Types of Eye Allergies and Treatments

How to Treat Eye Allergies

Eye allergies can be a seasonal problem or a year-round one. It can be frustrating when allergies disrupt your vision and irritate your eyes. 

eyecarecenter is a trusted name in local vision care. Founded in 1954, our highly trained eye doctors help North Carolinians see more clearly. Our doctors have some insight into what seasonal allergies your symptoms might match and what at-home treatments you could try.

At-Home Remedies for Allergies

Most allergies have common treatments that should relieve any discomfort.

Common Treatments for Allergies

 Common short-term at-home treatments for allergies can include:

  • Artificial Tear substitute eye drops

  • Reducing exposure to indoor and outdoor allergens, depending on your allergy

  • OTC decongestants and antihistamines; allergy shots, oral antihistamines

In the specific cases of Vernal Keratoconjunctivitis, Atopic Keratoconjunctivitis, and Giant Papillary Conjunctivitis, you can treat them at home by taking a break from wearing your contacts as well as avoiding allergens. Prescription eyedrops are reliable relief for these types of allergies as well. If at-home remedies are not providing relief, talk to your eye doctor about treatments they can offer.

Pataday Eye Drops for Allergy Symptoms

If you're looking for eye drop solution recommendations, the highly-trained eye doctors of eyecarecenter can help. The doctors at eyecarecenter recommend Pataday, a brand of eye drops that treat allergies. Pataday specifically treats redness and itchiness, so you can continue to enjoy your day without irritation. 

Buying Pataday from eyecarecenter is more affordable than purchasing over the counter. Pick up your Pataday eye drops from eyecarecenter to soothe your allergy symptoms today!

6 Types of Eye Allergies

If you often get eye allergies, you may have one of the following types. If your symptoms continue after you've tried our various at-home remedies, it might be time to see an eye doctor.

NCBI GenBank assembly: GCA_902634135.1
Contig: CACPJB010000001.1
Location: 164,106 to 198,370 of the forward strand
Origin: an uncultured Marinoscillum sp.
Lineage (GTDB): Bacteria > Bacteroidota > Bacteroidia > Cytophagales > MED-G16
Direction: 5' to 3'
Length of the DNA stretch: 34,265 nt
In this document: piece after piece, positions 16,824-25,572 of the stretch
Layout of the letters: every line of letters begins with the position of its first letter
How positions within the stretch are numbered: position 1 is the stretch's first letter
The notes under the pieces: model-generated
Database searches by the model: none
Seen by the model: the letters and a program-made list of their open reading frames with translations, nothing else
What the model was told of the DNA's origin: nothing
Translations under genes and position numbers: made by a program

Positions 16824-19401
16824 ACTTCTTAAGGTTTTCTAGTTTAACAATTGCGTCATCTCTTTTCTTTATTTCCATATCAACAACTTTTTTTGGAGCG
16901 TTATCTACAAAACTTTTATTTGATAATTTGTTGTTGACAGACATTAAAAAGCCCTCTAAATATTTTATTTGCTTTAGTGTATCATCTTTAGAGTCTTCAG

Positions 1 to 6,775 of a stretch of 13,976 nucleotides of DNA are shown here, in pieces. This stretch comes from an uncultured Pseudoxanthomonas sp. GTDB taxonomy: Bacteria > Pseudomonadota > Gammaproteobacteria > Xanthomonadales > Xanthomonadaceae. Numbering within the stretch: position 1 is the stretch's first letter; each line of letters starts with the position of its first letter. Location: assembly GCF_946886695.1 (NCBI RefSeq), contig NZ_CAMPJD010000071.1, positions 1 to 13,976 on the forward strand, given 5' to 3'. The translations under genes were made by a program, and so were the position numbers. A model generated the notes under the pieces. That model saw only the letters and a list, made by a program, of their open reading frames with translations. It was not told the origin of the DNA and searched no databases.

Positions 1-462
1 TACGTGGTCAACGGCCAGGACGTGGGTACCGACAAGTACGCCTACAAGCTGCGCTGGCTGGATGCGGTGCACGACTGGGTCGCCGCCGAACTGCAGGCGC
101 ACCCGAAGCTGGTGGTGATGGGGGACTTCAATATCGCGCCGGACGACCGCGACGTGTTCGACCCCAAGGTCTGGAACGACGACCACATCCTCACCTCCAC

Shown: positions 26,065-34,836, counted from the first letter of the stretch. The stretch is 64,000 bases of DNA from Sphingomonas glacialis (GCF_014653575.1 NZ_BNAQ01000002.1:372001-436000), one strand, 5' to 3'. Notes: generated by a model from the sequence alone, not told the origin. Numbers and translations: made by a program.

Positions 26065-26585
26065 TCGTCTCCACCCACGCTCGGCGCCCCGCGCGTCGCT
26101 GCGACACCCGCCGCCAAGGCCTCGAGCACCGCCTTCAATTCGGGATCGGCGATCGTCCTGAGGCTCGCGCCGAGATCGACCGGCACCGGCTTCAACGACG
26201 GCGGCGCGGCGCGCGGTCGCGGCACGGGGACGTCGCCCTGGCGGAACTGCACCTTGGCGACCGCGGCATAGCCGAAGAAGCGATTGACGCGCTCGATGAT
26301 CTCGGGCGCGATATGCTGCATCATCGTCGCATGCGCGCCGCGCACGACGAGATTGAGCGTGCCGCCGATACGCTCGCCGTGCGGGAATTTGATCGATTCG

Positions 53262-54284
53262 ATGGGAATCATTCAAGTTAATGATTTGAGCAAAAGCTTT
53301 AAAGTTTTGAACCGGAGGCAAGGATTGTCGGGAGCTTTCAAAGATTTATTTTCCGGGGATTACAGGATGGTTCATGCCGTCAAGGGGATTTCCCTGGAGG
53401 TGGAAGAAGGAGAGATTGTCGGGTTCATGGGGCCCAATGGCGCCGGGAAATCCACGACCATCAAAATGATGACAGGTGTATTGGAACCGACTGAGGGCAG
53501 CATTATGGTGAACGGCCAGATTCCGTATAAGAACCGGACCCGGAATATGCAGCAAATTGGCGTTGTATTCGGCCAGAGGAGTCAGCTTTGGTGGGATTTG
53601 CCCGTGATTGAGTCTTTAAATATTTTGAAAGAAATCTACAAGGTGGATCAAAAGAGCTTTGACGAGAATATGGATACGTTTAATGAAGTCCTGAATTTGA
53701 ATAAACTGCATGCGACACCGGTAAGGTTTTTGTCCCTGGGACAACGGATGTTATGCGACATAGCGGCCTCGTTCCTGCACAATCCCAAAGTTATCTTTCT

Seasonal Allergic Conjunctivitis

Seasonal Allergic Conjunctivitis (SAC) occurs seasonally in the spring, summer, or fall. A SAC reaction depends on the type of plant pollen in the air. The most common plant pollens that cause a SAC reaction are grass pollen and ragweed.

Symptoms

Symptoms of SAC can include:

  • Itching

  • Redness

  • Burning

  • Clear, watery discharge

  • Dark circles

  • Puffy eyes

  • Sensitivity to light

Perennial Allergic Conjunctivitis

Perennial Allergic Conjunctivitis (PAC) is similar to SAC, except it occurs year-round. PAC has different causes from SAC, which are more common. 

Symptoms

  • Dust mites

  • Mold

  • Pet dander

  • Other household irritants

In addition, PAC exhibits mild symptoms similar to those of SAC.

Contact Allergic Conjunctivitis

 Contact Allergic Conjunctivitis occurs from irritation from using contact lenses. Irritation happens when the proteins from your tears collect on the surface of the lens. 

Symptoms

  • Itching

  • Redness

  • Lens Discomfort

  • Mucous discharge

Vernal Keratoconjunctivitis

Vernal Keratoconjunctivitis is an eye allergy with more severe symptoms than SAC or PAC. It most likely occurs year-round but can significantly worsen as the seasons change. This type of allergy most commonly occurs in boys and young men, and 75% of patients also have eczema or asthma.

Symptoms

  • Itching

  • Significant increase in tear production

  • Increase in mucus

  • Feeling that something is stuck in your eye (foreign body sensation)

  • Light sensitivity

Atopic Keratoconjunctivitis

 Atopic Keratoconjunctivitis mainly occurs in older patients, especially men prone to allergic dermatitis. It can happen year-round and has similar symptoms to Vernal Keratoconjunctivitis. This allergy can cause cornea scarring if left untreated.

Symptoms

  • Severe itching

  • Burning

  • Redness

  • Significant increase in mucus production

 

Giant Papillary Conjunctivitis

Giant Papillary Conjunctivitis is a more severe form of Contact Allergic Conjunctivitis. This most commonly occurs when people wear contact lenses, specifically soft lenses. Other allergens, especially chronic allergies, can also contribute to the allergy.

Symptoms

Symptoms most commonly affect the inside of your eyelid.

Eyelid symptoms:

  • Roughness

  • Redness

  • Swelling

  • Formation of bumps

Eyeball symptoms:

  • It feels like something is in your eye

  • Redness

  • Itchiness

  • Excess mucus

  • Blurry vision

  • Feeling that your contact is moving

Book Your Eye Exam at eyecarecenter

Can't find eye allergy relief at home? Make sure that you book an appointment with your nearest North Carolina eye specialist at eyecarecenter today. Relief is just a call or click away!

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